CD Projekt Red, developers of the Witcher games, announced their sci-fi project Cyberpunk 2077 waaaaaay back in 2012, and we've heard very little about the game in the five years since. Recently however, the status of its development was in question thanks to a series of departures and strongly-worded negative reviews on Glassdoor and other job seeker sites.
"Crunch here is insane," reads one such review of the company. "We read about Bungie's crunch and ME: Andromeda crunch and laughed. And crunch will hit current project hard. Because spreadsheet planning + incompetent overseers = hemorrhoids, bad back and depression." Others accused CD Projekt Red of fostering a "politicized" work environment and "culture of blame," and another said that there is no "low season" at the studio.
Arguably the most scathing review wrote in the 'Advice to Management' section, "Just retire, or focus on family. Please leave making games to people who actually who play them, make them and love them."
In response, CD Projekt Red put out this statement via Twitter:
pic.twitter.com/kQo0xGSiPOOctober 16, 2017
Company co-founder Marcin lwinski studio head Adam Badowski said that the studio's approach to making games isn't for everyone. "We believe reinventing that wheel every friggin' time is what makes a better game," the pair claimed. "When we start down the road to creating something, We know the destination and we're sure of one thing: even if something feels impossible, it doesn't mean it is. And, as it turns out, most often things are perfectly possible, they just require a lot of faith, commitment and spirit."
At the same time, a new wave of positive reviews have appeared on Glassdoor, many posted within the past week and upvoted so that they appear first.
As for Cyberpunk 2077, Iwinski and Badowski claim that progress is coming along as planned, but fans shouldn't expect constant updates about it. "In this case, silence is the cost of making a great game," the letter says.
You can read Iwinski and Badowski's entire statement below:
"If you're following news related to CD Projekt Red, you might have recently stumbled on information regarding morale here at the studio. We'd normally avoid commenting on company reviews on spaces like Glassdoor, but this time around - especially in light of the fact that we haven't communicated anything about Cyberpunk 2077 for a long time and saw some gamers getting worried about the project - we'd like to elaborate on a few things.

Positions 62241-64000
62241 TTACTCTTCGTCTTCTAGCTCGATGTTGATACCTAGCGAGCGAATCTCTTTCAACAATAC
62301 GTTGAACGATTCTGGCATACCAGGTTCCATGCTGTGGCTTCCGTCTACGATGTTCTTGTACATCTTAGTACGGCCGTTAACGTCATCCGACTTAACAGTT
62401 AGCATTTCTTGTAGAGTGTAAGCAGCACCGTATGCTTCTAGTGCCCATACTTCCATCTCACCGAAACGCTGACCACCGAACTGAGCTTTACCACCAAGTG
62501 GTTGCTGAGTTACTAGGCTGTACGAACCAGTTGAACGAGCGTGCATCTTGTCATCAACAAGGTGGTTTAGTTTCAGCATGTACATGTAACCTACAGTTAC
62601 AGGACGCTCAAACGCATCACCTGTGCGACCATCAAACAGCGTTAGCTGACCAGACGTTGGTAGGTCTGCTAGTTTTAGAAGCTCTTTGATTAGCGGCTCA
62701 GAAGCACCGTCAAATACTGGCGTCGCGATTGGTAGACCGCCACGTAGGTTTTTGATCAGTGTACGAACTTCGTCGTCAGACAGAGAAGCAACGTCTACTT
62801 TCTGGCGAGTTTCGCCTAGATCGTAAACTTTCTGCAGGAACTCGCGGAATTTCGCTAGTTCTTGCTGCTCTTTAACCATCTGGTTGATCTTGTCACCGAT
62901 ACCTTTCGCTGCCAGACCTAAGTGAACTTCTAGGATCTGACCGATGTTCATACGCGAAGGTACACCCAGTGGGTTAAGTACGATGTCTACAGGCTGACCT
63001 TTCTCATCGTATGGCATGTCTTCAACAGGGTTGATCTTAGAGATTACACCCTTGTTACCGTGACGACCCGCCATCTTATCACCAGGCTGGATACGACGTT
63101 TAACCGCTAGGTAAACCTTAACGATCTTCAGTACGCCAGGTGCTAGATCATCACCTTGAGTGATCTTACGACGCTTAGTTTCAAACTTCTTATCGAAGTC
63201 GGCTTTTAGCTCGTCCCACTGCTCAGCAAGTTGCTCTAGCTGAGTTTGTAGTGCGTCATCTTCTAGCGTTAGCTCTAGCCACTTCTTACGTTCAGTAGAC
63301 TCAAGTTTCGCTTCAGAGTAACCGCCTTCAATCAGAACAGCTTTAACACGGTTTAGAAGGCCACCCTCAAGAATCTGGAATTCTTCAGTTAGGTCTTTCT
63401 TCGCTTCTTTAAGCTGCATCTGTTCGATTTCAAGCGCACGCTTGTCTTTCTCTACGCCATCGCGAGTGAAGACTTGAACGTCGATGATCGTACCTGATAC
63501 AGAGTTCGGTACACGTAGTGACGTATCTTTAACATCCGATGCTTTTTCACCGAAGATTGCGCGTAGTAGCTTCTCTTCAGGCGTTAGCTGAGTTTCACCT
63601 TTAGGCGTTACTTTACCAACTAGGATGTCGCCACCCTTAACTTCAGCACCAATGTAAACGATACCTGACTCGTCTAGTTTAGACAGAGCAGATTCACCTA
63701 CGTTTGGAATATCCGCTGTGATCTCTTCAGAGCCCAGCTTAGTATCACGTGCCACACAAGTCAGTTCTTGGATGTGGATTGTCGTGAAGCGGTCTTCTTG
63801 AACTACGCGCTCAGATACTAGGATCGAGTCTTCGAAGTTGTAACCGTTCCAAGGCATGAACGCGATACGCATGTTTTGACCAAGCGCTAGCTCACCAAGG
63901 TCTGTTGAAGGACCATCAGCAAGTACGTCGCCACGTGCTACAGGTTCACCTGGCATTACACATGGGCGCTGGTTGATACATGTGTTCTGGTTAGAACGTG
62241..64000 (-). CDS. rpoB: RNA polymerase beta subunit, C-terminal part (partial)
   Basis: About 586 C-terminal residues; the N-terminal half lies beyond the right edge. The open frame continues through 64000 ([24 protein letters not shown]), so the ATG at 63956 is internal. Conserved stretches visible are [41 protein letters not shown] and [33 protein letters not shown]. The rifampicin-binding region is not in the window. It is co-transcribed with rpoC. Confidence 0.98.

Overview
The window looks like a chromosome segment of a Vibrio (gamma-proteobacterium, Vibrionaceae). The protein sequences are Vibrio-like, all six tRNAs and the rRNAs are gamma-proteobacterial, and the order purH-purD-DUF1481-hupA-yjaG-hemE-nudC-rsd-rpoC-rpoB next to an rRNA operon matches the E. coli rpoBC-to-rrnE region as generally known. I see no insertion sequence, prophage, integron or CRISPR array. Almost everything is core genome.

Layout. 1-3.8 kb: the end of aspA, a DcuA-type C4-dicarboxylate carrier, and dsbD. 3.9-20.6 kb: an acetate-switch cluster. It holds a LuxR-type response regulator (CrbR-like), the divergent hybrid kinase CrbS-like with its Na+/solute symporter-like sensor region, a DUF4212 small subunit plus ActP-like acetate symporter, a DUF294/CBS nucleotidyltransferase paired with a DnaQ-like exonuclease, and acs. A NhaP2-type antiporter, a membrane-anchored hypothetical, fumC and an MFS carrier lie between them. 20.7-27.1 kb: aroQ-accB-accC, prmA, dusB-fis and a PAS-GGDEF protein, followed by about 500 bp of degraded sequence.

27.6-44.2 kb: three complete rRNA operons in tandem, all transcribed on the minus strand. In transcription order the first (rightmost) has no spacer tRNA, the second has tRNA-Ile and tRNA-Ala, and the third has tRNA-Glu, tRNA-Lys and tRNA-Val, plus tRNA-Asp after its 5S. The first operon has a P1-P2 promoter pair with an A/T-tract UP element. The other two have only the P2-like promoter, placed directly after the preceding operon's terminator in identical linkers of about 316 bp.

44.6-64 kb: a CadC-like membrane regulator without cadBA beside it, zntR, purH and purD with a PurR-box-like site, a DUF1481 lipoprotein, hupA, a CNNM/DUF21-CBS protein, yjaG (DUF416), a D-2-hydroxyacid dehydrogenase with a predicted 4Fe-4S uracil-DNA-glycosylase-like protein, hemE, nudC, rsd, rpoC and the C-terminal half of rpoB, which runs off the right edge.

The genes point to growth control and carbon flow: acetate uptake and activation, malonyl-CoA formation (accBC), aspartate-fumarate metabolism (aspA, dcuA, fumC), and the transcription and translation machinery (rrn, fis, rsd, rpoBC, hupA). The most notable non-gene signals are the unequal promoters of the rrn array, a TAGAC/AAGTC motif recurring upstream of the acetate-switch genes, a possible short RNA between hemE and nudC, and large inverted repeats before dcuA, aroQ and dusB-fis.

First off, we'd like to talk about the departures. In 2015, when we released The Witcher 3: Wild Hunt, we were over 200 developers strong and that was the core Crew of the studio. Since then, We've almost doubled the headcount and we're still hiring. Do people leave? Sure they do. We always wish them all the best and respect both their decision and the feedback they give us as the reason for their departure. We are continuously working on making Red a good workplace for everyone, but we also have a set of values that constitutes who we are and how we do things.
So, does a departure, even a high profile one, mean that the project is in danger? One would need to be very courageous to base the future of an AAA role-playing game of such scope on one person (or a few people).
Every role-playing game we ever developed seemed impossible to achieve at the moment we set out to create it. It took us five years to finish The Witcher 1, we had to make our own engine to complete The Witcher 2: Assassins of Kings, and we had to entirely reinvent the way we made games to deliver an open world for The Witcher 3: Wild Hunt. When we start down the road to creating something, We know the destination and we're sure of one thing: even if something feels impossible, it doesn't mean it is. And, as it turns out, most often things are perfectly possible, they just require a lot of faith, commitment and spirit.
This approach to making games is not for everyone. It often requires a conscious effort to 'reinvent the wheel' - even if you personally think it already works like a charm. But you know what? We believe reinventing that wheel every friggin' time is what makes a better game. It's what creates innovation and makes it possible for us to say we've worked really hard on something, and we think it's worth your hard-earned cash. If you make games with a 'close enough is good enough' attitude, you end up in a comfort zone. And you know where the magic happens.
Cyberpunk 2077 is progressing as planned, but we are taking our time - in this case, silence is the cost of making a great game.
As always, many thanks for being so engaged in what we do. It shows us it's all worth the hours we put in.
Yours, Marcin lwiński (Co-Founder) and Adam Badowski (Studio Head)"